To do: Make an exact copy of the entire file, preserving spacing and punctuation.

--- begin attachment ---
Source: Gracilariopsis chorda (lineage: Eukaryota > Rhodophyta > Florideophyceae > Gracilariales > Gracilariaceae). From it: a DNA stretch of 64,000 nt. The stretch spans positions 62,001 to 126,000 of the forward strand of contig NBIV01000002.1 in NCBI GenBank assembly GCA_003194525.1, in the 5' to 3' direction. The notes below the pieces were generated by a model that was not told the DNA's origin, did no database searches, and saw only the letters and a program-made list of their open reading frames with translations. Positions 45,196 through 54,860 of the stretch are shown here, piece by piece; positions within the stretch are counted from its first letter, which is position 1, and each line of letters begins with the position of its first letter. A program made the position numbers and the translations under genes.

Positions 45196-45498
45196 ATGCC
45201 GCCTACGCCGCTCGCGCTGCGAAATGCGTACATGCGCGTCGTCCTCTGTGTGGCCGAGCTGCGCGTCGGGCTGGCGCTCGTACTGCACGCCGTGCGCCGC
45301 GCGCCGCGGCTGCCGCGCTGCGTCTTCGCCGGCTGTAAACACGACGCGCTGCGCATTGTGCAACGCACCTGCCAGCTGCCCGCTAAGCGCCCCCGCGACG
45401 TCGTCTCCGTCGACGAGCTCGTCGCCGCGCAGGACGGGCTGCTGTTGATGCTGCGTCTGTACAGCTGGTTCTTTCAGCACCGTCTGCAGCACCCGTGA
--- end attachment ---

Source: Gracilariopsis chorda (lineage: Eukaryota > Rhodophyta > Florideophyceae > Gracilariales > Gracilariaceae). From it: a DNA stretch of 64,000 nt. The stretch spans positions 62,001 to 126,000 of the forward strand of contig NBIV01000002.1 in NCBI GenBank assembly GCA_003194525.1, in the 5' to 3' direction. The notes below the pieces were generated by a model that was not told the DNA's origin, did no database searches, and saw only the letters and a program-made list of their open reading frames with translations. Positions 45,196 through 54,860 of the stretch are shown here, piece by piece; positions within the stretch are counted from its first letter, which is position 1, and each line of letters begins with the position of its first letter. A program made the position numbers and the translations under genes.

Positions 45196-45498
45196 ATGCC
45201 GCCTACGCCGCTCGCGCTGCGAAATGCGTACATGCGCGTCGTCCTCTGTGTGGCCGAGCTGCGCGTCGGGCTGGCGCTCGTACTGCACGCCGTGCGCCGC
45301 GCGCCGCGGCTGCCGCGCTGCGTCTTCGCCGGCTGTAAACACGACGCGCTGCGCATTGTGCAACGCACCTGCCAGCTGCCCGCTAAGCGCCCCCGCGACG
45401 TCGTCTCCGTCGACGAGCTCGTCGCCGCGCAGGACGGGCTGCTGTTGATGCTGCGTCTGTACAGCTGGTTCTTTCAGCACCGTCTGCAGCACCCGTGA